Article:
A father of invention: One man’s tale on becoming an inventor of ‘bizarre and useful devices’

November 7, 2009 10:25:00 PM

Jan Swoope - [email protected]


Bob Elder -- inventor, artist, world traveler, problem-solver -- likes to make things. Rarefied, mechanical things; practical, labor-saving things; beautifully artistic things. Give him a challenge, and chances are, the gears will start tumbling. The 76-year-old retired mechanical and design engineer already holds patents for various widely-used components of farm, material-handling and asphalt-laying equipment. And, he''s a deft hand with stained glass and wood-cut art, as well. 


Walking through a carpet of fall-tinted leaves covering his hilltop property in North Columbus, the former manager of plant engineering for Kerr-McGee sums up his compulsion to create in two succinct words: "I''m curious."  


Outfitted against the stiff, autumn breeze in a comfortably-worn denim workshirt and cap, Elder thought back to his early years in Arizona, where he was born in 1933. He points to a couple of experiences that probably planted an inventive seed or two. 


"We lived in an area with very sparse resources," he shares. "I grew up making my own toys out of whatever I could find." 


Later, as young man, he worked for a ready-mix cement company, daily handling heavy, dead-weight loads.  


"I was a 120-pound skinny kid at that time," he smiles, remembering sore muscles. "I finally had to quit. ... Then, about three years ago, I woke up in the middle of the night with an idea ... "  


That''s how one of Elder''s concepts, the Sac-Handler, came about. The simple rope fitted with sturdy, plastic handles makes large, cumbersome bags of products like dog food, mulch or fertilizer easier to move.  


"No telling when you''ll get an idea. A lot of ''em come during the night. And, I go everywhere with a pencil to write things down because that''s my brains," he chuckles.  




Fired up 


Elder''s stone-sided workshop (which he built, of course) sits next to the 1940s-era home he shares with his wife of 55 years, Angela. A sign above the door proclaims: "Bob''s Workshop." Inside is a tool-buff''s wonderland, stocked with tantalizing selections of drill bits, clamps and saws. A shelf bulges with paints and varnish. A scuffed work table attests to past projects. It''s here Elder worked on his latest invention, the Ember Scoop. 


"We were visiting our son in Oklahoma City; he always had buckets of ashes on the patio, cooling before he could get rid of them," he says of the initial inspiration. "He told me, ''Dad, you really need to do something about this.''"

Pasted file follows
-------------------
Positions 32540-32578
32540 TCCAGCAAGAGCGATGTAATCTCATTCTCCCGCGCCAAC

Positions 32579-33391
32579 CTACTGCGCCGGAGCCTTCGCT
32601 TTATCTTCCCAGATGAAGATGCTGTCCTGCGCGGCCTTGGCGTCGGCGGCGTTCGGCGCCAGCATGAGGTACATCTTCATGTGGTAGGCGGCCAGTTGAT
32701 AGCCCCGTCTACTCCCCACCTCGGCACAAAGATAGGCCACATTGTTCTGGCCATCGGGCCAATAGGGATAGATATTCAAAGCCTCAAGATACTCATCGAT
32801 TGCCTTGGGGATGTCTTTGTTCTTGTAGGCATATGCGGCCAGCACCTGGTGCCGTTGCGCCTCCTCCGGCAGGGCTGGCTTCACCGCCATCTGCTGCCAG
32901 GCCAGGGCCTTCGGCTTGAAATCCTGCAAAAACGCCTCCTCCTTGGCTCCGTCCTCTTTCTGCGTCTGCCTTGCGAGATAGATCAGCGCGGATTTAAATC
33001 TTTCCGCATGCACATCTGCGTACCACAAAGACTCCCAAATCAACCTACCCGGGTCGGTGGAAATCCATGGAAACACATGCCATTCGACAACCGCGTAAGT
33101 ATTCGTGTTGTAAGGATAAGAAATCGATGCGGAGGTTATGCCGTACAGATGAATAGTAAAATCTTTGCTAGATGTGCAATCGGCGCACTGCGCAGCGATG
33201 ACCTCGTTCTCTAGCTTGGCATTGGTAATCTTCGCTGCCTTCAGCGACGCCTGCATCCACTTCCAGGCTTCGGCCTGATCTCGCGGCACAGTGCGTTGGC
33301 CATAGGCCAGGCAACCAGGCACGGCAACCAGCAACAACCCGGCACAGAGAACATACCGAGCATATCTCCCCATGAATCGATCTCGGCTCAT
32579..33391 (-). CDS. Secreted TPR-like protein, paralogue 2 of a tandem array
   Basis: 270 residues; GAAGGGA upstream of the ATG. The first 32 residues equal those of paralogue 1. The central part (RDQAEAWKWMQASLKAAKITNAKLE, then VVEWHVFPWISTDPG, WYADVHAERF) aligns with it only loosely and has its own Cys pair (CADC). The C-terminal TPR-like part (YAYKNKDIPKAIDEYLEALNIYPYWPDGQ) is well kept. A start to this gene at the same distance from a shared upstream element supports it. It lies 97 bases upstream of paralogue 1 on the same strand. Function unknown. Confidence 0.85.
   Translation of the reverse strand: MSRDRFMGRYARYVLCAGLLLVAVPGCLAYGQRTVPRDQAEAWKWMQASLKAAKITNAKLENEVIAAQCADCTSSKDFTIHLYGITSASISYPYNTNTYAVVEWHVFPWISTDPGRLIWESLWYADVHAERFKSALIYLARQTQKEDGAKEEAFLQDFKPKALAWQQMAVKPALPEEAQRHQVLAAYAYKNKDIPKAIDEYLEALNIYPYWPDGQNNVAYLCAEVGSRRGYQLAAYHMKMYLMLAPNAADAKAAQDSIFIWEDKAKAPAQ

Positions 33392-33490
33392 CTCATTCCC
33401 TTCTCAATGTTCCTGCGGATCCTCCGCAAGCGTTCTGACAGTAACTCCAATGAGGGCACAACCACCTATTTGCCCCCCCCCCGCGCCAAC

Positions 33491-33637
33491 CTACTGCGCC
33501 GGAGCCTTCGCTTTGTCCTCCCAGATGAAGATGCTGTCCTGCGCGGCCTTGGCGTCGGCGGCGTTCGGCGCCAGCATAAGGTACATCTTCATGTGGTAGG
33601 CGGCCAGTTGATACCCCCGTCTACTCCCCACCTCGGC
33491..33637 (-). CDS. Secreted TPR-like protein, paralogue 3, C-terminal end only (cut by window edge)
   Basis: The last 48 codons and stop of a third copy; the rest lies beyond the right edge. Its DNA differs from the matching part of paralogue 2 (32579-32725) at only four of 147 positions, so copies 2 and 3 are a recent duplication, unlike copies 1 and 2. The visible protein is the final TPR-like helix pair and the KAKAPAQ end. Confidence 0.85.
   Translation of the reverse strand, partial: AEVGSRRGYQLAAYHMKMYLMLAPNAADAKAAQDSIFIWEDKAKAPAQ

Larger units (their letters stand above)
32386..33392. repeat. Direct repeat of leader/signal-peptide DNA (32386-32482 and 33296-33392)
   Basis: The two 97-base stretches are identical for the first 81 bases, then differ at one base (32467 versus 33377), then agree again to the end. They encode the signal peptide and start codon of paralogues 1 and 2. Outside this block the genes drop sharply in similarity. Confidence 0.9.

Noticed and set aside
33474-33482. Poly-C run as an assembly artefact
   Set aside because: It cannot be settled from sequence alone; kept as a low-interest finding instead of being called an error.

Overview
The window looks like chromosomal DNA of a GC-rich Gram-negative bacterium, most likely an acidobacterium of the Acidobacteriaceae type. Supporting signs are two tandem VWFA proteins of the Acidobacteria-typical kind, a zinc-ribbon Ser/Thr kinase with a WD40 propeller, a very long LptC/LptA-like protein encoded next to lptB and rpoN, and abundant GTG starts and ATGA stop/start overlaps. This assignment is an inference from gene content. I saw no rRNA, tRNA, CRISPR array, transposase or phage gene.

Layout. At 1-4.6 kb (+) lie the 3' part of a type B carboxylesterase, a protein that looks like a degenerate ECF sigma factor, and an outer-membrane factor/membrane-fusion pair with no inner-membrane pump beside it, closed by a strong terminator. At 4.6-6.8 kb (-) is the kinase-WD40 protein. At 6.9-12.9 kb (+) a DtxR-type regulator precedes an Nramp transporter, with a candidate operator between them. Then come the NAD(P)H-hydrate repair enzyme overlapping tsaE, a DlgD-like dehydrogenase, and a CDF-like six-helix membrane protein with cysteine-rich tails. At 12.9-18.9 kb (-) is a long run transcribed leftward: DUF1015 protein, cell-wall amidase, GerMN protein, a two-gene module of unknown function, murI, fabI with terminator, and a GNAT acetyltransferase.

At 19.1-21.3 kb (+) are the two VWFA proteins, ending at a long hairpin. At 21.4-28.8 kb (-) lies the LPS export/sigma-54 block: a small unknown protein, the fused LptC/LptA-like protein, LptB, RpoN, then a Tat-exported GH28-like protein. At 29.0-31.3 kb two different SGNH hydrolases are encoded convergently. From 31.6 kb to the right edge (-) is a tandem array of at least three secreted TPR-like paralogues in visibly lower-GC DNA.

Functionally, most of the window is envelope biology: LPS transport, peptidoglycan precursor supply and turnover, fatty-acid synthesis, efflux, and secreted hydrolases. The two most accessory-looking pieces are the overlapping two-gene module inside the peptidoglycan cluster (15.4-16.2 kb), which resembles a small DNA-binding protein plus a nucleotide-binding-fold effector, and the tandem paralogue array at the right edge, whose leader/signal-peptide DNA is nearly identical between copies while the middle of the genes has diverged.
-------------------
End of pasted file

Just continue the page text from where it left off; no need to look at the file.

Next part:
The "something" Dad did turned out to be a handled scoop with a rectangular basket to separate large, hot coals from ashes.  


"It lets you keep your hot coals; you always have fire. And it provides a safer environment for ash deposit," Elder notes. "It works equally well in fireplaces, wood stoves, barbecues and outdoor wood furnaces." 


The scoop, manufactured in Oklahoma, went through multiple design variations. 


"That''s typical of inventors," the engineer explains. "You may have five or six versions; you keep changing, improving." 


Ember Scoops retails for just less than $25 in Columbus at Military Hardware, in the New Hope community at An Open Door Floral and Gifts and on eBay at B.E.Products LLC. It''s also in shops in Olive Branch, as well as states including Oklahoma, Missouri and Arkansas. 




Sweeter than wine 


Another of Elder''s ideas has been "a poor man''s version of those aqua-globes you see on TV for your plants." The bulb-shaped globes use gravity to deliver sips of water to houseplants. 


To challenge himself, the veteran designer devised his own version by drilling a hole through the cork of a wine bottle and attaching a heavy copper coil to penetrate soil and keep dirt from clogging the opening.  


"But when I went to start to look for empty wine bottles, I learned a few things," he grinned. "This area drinks a lot more whiskey than wine."  


Only time will tell what Bob Elder has up his imaginative sleeve next. 


"He likes to have five or six projects going on at a time," Angela lets on.  


Before long, inventing will take a back seat to travel. The couple will take an ocean cruise, as well as a fourth trip to Israel, in 2010. They''ve also visited locales including Ireland, Scotland and Amsterdam. 


But, it''s safe to say the self-professed creator of "bizarre and useful devices" has more ideas percolating. His advice to aspiring inventors out there?  


"Simple is good." 


And, he might have added, "Stay curious."

Jan Swoope is the Lifestyles Editor for The Commercial Dispatch.